“Mr. Spencer refers also to Professor Marsh as authority for such a case and to the opinion of several medical professors who assured him, through Dr. W.J. Youmans, that the alleged result ‘is generally accepted as a fact.’ He gives as authoritative testimony the following statement of Dr. Austin Flint, taken from his Textbook of Human Physiology: ‘A peculiar and, it seems to me, inexplicable fact is that previous pregnancies had an influence on offspring. This is well known to breeders of animals…The same influence is observed in the human subject. A woman may have by a second husband children who resemble a former husband, and this is particularly well-marked in certain instances by the color of the hair and eyes.’
“This phenomenon would alone seem to answer the question of the transmission of acquired characters in the affirmative, for its explanation is to be found in the facts brought out by Darwin as to the action of foreign pollen on the structure of the mother plant, in relation to which Professor Romanes remarks: ‘When one variety fertilizes the ovules of another, not unfrequently the influence extends beyond the ovules to the ovarium, and even to the calyx and flower stalk, of the mother plant. This influence, which may affect the shape, size, colour, and texture of the somatic tissues of the mother, has been observed in a large number of plants belonging to many different orders.”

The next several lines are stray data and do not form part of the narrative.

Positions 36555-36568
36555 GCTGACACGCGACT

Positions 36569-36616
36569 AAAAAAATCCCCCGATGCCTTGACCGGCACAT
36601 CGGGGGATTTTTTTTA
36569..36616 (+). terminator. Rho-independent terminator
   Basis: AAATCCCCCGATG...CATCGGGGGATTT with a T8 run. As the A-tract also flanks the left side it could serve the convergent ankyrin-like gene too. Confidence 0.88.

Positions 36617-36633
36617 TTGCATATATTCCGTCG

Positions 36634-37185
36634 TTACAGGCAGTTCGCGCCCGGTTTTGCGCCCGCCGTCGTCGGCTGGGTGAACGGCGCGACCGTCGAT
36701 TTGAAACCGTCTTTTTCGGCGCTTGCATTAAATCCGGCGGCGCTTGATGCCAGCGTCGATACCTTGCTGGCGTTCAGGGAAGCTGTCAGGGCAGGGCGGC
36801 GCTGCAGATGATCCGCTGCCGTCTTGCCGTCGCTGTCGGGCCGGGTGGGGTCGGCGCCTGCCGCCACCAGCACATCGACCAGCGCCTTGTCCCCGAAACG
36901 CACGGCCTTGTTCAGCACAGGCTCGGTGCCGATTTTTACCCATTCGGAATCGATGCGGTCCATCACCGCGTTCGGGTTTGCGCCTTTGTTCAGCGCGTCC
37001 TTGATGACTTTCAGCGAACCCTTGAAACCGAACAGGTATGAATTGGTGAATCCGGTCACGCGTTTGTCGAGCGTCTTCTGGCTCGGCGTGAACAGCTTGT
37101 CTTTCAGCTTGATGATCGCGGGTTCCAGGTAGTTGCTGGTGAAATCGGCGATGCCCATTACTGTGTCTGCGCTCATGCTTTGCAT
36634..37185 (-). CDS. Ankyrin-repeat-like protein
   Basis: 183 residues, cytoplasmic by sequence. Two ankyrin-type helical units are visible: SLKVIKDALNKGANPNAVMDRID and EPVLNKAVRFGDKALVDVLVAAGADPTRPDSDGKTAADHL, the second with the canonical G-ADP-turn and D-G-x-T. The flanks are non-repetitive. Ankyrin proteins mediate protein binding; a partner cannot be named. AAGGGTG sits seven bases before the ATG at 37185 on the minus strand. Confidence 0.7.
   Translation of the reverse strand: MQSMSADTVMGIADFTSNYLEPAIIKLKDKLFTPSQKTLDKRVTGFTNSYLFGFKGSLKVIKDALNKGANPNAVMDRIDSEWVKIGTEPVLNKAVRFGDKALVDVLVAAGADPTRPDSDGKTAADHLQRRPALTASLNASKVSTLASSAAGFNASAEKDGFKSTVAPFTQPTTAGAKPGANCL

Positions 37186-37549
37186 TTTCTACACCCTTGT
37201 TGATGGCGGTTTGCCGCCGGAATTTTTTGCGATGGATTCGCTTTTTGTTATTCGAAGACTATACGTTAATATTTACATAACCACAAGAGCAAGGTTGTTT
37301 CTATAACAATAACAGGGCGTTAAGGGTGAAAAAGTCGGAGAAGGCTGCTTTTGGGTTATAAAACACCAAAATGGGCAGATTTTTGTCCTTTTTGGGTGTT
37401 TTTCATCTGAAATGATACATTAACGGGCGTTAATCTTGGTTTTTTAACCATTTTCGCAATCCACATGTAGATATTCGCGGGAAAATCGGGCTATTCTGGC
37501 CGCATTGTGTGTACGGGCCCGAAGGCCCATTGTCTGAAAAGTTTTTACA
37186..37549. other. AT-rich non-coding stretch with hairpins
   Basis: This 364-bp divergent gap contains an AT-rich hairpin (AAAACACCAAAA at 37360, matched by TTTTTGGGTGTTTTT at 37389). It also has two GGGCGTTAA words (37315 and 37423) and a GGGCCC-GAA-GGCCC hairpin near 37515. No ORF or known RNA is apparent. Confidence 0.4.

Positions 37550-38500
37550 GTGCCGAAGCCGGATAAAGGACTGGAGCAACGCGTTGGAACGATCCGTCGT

It appears that the commonest influence that disturbs the physiological normality of genetic influence—the proper functions of the chromosomes, genes, and component protomorphogens—is nutritional deficiency. Dr. H.H. Hilleman has reviewed this situation, available from us as Lee Foundation Reprint No. 66B. It has been stated that there is no known deformity of human offspring that cannot be duplicated in test animals by creating the proper deficiency in the mother’s diet.
Tests were reported in Science News Letter of January 28, 1956, showing how cleft palate, harelip, clubfoot, and missing bones and fingers could be produced at will via controlled deficiencies.
It seems unquestionable that these reactions are due to simple lack of essential, structural components. Zinc, for instance, is necessary to plant growth, though in infinitesimally small amounts. Zinc deficiency in plants is evidenced by deformed leaf shapes, showing the probability that it is instrumental in the transmission of genetic determinants.
A ten thousandth of a milligram is enough to prevent tomato plants from showing deficient signs.3 Driving a zinc-coated iron nail into an orange tree has cured zinc deficiency reactions. There is the true story of the discouraged orange grower in Florida who in Depression days nailed a “For Sale” sign on every fifth tree along the highway, trying to sell his orange grove, which had become a failure by reason of worn out soil. The next season, every tree that had the “For Sale” sign had good fruit on it, while the others were still barren.
- R. Gates. Human Genetics, Vol. 2, pp. 933, 935, 937. MacMillan, 1946.
- L. Holbrook, MD. Stirpiculture, pp. 85, 88, 1897.
- Lamb, Bentley, and Beattie. Trace Elements, p. 14. Academic Press, 1958.